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Japan’s Fuel Reforming Research Focuses on Improving Combustion and Reducing Exhaust Emissions

While hybridization is underway, internal combustion engines (ICEs) are still the mainstream powertrain in new vehicle sales. In order for OEMs to improve fleet fuel economy, not only electrification but also improvement of thermal efficiency of ICEs is essential.

While various efforts are being made worldwide to improve ICEs, research to reexamine fuels and additives used in ICEs is also being carried out.

In Japan, there is a trend aimed at the realization of super lean-burn led by the Society of Automotive Engineers of Japan (JSAE) and Research Association for Automobile Internal Combustion Engines (AICE), and fuel reforming corresponding to this trend is called for. Besides, there is a high expectation in fuel reforming and alternative fuels in terms of CO2 reduction through life cycle assessment (LCA).

For gasoline engines, fuel additive research on substances with high laminar burning velocity, such as furan and nitromethane, is proceeding. Experiments utilizing a surrogate fuel, which is recommended as a common fuel by the Strategic Innovation Promotion Program (SIP), are also making advances. Utilizing hydrogen is another research theme for combustion enhancement in gasoline engines. There are OEMs and research institutes that examine the effect on combustion by adding hydrogen and develop the technology of enhancing burning velocity by using hydrogen which is generated from fuels and emissions through the exhaust gas recirculation (EGR) system.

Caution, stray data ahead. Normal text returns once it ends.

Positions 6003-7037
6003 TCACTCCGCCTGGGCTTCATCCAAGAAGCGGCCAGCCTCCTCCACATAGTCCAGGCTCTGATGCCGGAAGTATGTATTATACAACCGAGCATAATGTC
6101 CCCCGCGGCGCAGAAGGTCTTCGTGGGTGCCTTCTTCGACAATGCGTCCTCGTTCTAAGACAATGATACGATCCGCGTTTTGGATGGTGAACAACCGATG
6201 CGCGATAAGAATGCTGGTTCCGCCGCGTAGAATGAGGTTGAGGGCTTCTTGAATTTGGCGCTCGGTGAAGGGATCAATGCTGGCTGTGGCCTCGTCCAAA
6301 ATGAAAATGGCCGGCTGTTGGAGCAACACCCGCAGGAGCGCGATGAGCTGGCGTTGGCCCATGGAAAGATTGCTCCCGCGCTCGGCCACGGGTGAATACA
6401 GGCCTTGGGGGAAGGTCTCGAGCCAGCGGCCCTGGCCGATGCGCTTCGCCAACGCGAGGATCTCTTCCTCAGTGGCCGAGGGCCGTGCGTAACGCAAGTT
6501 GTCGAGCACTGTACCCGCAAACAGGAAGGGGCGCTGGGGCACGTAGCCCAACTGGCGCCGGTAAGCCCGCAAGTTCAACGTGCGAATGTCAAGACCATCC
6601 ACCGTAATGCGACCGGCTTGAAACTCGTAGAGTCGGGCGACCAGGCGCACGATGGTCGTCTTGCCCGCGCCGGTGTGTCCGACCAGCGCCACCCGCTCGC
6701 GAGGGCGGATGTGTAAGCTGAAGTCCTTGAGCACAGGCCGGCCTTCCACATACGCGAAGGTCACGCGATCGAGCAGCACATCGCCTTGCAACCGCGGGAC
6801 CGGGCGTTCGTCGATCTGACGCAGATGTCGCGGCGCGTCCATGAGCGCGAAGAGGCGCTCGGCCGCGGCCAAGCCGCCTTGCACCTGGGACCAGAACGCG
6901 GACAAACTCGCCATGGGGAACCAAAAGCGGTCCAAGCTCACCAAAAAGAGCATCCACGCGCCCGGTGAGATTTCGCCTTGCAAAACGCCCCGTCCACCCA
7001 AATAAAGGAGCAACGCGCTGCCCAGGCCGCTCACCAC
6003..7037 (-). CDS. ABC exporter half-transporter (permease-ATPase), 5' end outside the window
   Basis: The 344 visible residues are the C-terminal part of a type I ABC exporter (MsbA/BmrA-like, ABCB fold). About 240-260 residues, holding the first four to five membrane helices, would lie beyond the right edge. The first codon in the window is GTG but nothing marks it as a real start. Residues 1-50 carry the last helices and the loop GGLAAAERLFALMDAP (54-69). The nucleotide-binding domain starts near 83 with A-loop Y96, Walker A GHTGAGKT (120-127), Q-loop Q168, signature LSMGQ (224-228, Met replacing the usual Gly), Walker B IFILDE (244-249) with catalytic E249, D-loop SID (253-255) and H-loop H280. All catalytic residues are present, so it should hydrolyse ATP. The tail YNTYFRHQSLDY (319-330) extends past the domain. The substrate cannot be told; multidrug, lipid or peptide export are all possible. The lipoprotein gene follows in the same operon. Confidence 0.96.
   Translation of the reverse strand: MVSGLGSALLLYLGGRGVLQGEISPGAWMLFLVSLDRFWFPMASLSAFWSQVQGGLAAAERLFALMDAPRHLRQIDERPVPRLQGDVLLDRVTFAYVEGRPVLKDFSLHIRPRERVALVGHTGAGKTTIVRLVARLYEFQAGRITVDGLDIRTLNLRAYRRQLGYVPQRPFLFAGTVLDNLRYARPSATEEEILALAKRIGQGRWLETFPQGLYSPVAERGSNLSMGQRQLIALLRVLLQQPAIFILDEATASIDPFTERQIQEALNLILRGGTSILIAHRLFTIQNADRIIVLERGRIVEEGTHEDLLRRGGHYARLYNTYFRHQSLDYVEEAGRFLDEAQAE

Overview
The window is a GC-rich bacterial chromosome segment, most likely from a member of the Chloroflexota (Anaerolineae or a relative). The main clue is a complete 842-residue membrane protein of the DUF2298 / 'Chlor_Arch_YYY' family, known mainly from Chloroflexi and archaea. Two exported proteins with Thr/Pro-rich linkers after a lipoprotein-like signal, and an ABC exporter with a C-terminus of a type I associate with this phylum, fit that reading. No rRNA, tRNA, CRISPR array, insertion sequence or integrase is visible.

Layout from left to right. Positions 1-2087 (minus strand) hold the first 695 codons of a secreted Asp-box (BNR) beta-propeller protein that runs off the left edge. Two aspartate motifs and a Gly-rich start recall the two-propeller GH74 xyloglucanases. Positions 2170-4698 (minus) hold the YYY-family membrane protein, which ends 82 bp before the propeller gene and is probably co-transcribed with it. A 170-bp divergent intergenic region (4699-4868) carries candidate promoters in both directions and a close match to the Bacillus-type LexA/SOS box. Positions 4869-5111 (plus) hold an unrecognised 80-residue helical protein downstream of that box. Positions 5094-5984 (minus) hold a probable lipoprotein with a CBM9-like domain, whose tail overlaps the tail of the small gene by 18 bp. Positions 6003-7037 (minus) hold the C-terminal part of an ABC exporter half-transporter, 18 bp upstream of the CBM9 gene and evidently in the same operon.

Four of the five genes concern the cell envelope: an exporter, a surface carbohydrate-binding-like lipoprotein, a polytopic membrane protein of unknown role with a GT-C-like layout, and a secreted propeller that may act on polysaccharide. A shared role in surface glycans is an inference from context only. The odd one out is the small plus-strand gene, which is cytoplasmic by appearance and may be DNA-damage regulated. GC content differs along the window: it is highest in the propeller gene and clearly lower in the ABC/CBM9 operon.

As for diesel engines, research on alternative fuels such as bioethanol to reduce CO2 emissions is actively proceeding. One of the trending alternative fuels is hydrous ethanol since it is safe and less costly. There are several reports supporting the effectiveness of utilizing hydrous ethanol for engine output and combustion improvement, and for emission reduction due to the lower combustion temperature.

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